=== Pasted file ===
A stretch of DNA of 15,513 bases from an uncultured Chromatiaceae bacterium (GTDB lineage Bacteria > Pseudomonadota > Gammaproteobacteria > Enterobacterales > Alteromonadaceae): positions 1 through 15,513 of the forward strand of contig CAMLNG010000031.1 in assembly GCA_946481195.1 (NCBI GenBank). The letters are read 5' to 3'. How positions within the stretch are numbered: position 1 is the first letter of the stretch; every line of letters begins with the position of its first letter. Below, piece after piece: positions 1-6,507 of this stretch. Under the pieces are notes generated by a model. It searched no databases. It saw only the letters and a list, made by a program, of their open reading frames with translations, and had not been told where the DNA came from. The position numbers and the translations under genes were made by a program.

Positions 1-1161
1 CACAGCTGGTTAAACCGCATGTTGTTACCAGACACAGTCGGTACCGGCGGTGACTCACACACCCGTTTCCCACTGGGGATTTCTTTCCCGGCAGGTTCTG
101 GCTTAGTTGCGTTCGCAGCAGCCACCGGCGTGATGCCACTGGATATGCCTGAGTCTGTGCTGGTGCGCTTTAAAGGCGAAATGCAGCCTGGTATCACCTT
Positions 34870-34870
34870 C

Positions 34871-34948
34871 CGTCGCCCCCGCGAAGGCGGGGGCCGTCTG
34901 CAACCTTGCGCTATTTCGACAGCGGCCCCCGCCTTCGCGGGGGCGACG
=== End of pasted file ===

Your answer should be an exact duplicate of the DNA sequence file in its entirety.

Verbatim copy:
A stretch of DNA of 15,513 bases from an uncultured Chromatiaceae bacterium (GTDB lineage Bacteria > Pseudomonadota > Gammaproteobacteria > Enterobacterales > Alteromonadaceae): positions 1 through 15,513 of the forward strand of contig CAMLNG010000031.1 in assembly GCA_946481195.1 (NCBI GenBank). The letters are read 5' to 3'. How positions within the stretch are numbered: position 1 is the first letter of the stretch; every line of letters begins with the position of its first letter. Below, piece after piece: positions 1-6,507 of this stretch. Under the pieces are notes generated by a model. It searched no databases. It saw only the letters and a list, made by a program, of their open reading frames with translations, and had not been told where the DNA came from. The position numbers and the translations under genes were made by a program.

Positions 1-1161
1 CACAGCTGGTTAAACCGCATGTTGTTACCAGACACAGTCGGTACCGGCGGTGACTCACACACCCGTTTCCCACTGGGGATTTCTTTCCCGGCAGGTTCTG
101 GCTTAGTTGCGTTCGCAGCAGCCACCGGCGTGATGCCACTGGATATGCCTGAGTCTGTGCTGGTGCGCTTTAAAGGCGAAATGCAGCCTGGTATCACCTT
Positions 34870-34870
34870 C

Positions 34871-34948
34871 CGTCGCCCCCGCGAAGGCGGGGGCCGTCTG
34901 CAACCTTGCGCTATTTCGACAGCGGCCCCCGCCTTCGCGGGGGCGACG